P.S. This is the first post I have made in quite some time, but I have more materials on the way; quite a bit, actually. This site continues to undergo technical updates; more features will be added in the upcoming weeks. Emails are not updated on every post to the blog in order to limit spam, but Facebook and Twitter are. So if you have interest in following I look forward to seeing you on the list!


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Showing 7 comments
  • vlad

    dang; thanks a lot.

  • Marc

    Hi Steve,

    what kind of metrics do you suggest to use for a backtest of intraday profit targets? Since we are looking for a multiple x of our initial risk it all comes down to the Stop Loss which leads to a few different options:

    a) A static hard stop as used in Steve’s calculation above. But might not be sufficient enough since volatility changes over the time.

    b) A volatility stop like ATR. But I found them not that great if you are trading very small timeframes like M5 and they are lagging (e.g. when you are trading during London Open your ATR is based on the less volatile Asian Session)

    c) A discretionary SL (e.g. above or below a major high/low)

    Since we are trading discretionary solution c makes the most sense and maybe I am overcomplicating things here a bit. But for further aspects my trades vary so much that I sometimes have trades with 10 pips SL and then 35 pips SL. And there are other factors like time of the day, news driven movements, etc… So I totally get lost when I think about it and I guess you may need a rather big dataset of trades to break down all the different contexts?

    Is a mechanical backtest (haven’t done any yet myself) for profit targets the best idea for discretionary trading at all? It occurs to me that you quite often use measurement moves as a profit target which actually creates solution ‘d’.
    What you know today, would you still say run a mechanical backtest over your entries or go the hard way and learn your market and use more discretionary exits (i.e. an achievable profit target derived from the current market context like a gap fill, measurement move, etc.)

    Thanks and all the best.

    • Steve W

      Hey Mark, this post is all about the ratio game when it comes to RR, and that’s really the only point it’s trying to make. A few posts around here that talk to the effect of letting losers wane and profits snapped at in seconds – this is just here to reinforce the opposite. In system trading it all depends on how you’re exiting. Example, the last system I worked to build counted lower lows to get out, or higher highs in relation to X previous bars as one means of exiting. Of course the loser has to get out at less bars than the winner to sustain anything like the above, so it’s ultimately relative to the logic being used. And that of course varies. Also this post was based on trades I used to post, which I stopped doing a while back (see About page as to why), and they were all longer term, based on S/R. Vol stops, etc, no matter what it is, it’s all about relation to the logic. I always say start with the take profit, then work your way back. If there’s not enough yield to justify the loss, then don’t do it. Plain and simple. Hope this helps. Thanks.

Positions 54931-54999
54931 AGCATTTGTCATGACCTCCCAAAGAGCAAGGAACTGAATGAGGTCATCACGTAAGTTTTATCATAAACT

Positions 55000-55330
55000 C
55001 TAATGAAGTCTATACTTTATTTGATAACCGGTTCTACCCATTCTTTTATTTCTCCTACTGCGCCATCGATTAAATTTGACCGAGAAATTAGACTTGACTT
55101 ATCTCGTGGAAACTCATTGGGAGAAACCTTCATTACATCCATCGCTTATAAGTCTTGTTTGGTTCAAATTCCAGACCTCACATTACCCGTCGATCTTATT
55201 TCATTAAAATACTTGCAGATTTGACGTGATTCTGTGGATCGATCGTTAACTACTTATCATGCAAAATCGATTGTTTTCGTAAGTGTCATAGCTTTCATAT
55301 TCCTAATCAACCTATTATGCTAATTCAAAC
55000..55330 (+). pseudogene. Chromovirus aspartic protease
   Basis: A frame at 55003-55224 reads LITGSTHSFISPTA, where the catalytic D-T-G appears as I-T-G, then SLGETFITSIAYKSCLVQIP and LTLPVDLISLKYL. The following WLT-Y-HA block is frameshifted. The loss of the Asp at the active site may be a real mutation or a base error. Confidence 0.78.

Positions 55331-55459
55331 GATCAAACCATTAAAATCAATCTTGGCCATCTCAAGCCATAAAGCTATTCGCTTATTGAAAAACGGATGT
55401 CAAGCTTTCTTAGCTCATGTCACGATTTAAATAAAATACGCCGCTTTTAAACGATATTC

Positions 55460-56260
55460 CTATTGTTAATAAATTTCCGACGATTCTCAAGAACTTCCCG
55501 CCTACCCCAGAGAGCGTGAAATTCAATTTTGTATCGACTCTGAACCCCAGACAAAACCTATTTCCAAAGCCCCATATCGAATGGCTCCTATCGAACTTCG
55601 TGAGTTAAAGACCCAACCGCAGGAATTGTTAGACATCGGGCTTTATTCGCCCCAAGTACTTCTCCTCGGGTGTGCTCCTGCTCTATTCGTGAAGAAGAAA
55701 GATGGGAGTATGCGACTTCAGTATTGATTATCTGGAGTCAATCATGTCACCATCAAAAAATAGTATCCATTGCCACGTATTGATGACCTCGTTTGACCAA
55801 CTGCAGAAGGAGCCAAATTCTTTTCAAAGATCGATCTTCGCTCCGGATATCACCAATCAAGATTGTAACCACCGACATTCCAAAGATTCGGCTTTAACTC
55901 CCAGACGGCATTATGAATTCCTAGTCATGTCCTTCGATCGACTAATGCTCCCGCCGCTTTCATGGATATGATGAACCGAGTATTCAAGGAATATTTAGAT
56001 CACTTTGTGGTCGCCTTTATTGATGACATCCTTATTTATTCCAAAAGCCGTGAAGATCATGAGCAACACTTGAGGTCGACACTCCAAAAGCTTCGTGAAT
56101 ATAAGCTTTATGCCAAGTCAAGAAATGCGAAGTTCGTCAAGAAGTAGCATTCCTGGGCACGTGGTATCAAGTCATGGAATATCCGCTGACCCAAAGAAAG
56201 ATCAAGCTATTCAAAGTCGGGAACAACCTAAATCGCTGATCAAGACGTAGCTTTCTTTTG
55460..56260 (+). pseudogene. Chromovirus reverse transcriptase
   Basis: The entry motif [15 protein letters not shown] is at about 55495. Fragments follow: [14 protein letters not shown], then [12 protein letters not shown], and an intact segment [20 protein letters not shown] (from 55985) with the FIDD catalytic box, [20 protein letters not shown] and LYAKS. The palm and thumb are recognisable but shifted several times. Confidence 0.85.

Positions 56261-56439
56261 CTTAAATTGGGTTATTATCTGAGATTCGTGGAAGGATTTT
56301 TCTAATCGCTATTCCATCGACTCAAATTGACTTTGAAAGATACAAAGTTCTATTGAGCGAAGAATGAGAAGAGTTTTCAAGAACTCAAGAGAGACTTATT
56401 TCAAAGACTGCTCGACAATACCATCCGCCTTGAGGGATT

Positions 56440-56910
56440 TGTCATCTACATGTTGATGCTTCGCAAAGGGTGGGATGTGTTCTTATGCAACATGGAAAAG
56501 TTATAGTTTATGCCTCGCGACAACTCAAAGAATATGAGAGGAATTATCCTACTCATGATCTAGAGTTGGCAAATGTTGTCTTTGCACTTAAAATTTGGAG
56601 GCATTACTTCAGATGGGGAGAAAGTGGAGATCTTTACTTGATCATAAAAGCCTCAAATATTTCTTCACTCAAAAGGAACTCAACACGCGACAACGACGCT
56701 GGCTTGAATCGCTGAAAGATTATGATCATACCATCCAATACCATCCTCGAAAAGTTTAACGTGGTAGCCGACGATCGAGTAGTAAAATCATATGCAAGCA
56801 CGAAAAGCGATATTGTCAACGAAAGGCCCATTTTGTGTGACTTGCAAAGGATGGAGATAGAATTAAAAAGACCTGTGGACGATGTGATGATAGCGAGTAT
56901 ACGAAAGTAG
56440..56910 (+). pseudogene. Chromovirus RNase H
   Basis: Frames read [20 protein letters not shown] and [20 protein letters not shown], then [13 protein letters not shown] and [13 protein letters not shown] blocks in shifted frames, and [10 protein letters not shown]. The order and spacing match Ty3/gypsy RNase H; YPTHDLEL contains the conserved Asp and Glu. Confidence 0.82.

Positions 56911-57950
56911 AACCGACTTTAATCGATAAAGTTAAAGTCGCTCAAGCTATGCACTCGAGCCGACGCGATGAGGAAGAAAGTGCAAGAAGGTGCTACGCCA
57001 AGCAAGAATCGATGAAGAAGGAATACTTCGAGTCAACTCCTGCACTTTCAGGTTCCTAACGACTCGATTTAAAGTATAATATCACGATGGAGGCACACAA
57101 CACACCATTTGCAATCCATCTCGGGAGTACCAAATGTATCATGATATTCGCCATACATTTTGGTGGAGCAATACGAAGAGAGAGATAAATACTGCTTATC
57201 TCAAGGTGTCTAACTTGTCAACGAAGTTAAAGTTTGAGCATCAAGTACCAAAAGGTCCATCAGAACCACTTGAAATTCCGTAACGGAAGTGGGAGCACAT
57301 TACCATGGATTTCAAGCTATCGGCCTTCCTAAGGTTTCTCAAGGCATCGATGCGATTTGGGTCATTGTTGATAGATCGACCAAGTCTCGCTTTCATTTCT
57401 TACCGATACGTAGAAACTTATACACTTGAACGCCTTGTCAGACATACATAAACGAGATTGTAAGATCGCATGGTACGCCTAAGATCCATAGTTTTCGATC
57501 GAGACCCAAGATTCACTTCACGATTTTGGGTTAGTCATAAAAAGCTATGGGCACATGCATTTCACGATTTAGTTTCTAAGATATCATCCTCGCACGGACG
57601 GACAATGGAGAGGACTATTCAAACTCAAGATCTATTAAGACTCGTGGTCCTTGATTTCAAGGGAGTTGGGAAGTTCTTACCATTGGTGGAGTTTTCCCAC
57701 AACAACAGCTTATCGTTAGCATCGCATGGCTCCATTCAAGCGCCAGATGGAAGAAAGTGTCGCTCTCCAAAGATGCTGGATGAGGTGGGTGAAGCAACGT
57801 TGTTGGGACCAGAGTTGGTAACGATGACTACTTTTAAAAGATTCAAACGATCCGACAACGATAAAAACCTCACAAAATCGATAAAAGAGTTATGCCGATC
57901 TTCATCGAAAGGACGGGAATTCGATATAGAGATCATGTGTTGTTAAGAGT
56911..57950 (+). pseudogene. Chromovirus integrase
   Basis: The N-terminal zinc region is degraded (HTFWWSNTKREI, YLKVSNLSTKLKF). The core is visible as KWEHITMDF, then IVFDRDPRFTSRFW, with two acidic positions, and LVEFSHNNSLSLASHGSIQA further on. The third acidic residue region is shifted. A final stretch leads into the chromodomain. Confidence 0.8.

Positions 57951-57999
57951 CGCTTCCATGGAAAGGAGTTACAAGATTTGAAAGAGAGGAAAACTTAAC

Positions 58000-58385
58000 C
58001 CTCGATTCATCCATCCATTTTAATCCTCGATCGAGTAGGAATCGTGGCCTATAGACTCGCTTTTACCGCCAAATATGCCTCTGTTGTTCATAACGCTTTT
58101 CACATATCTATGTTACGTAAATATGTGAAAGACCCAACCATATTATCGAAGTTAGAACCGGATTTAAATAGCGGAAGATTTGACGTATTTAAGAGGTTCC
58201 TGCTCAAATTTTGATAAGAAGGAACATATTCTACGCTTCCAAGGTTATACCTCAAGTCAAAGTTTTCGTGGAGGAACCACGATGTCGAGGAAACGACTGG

• Paolo

        This is pretty good stuff. Thanks for sharing, Steve. Yours is definitely one of the best contributions to my trading, and, hopefully, to my future life and projects.
        Keep it up.

        Greetings from Italy 🙂

  • roel

    Hi Steve,

    I can use ‘take profit’ alone without using ‘stop loss’ option in my trading?


  • Jesper

    I probably missed something, but Steve McGrechan has a “run” with a stop of 20 pips and a target of 250 which results in a 24% winrate. You then make a run with a 10 pips stop and a 250 pips target and get a winrate of 31%. Decreasing the stop would not increase the winrate…

    I’ve been trading for 8 years and have never seen or heard of anybody who trades with a 25-30% winrate. I may come in the wrong places (all twitter trades has a win rate of 60%+, of course), but even if these traders do exist, a winrate of 30% is not for everybody. Only winning every 3-4 trades and having losing streaks of 10 trades on a regular basis is not easy.

    It would have been great if had taken the psyochological aspect into account, which in my opinion is much more important than purely optimizing the numbers of a system. If you can’t trade that system, it is useless.

    • Steve W.

      This article is ancient but yes, I completely agree. I talked in length about this actually in a more recent entry to this blog because keeping such a low ratio is nearly impossible, discretionarily, for most people. I’m not sure where you see the other numbers but frankly the point was to display the basic math. I remember copying and pasting all these years ago.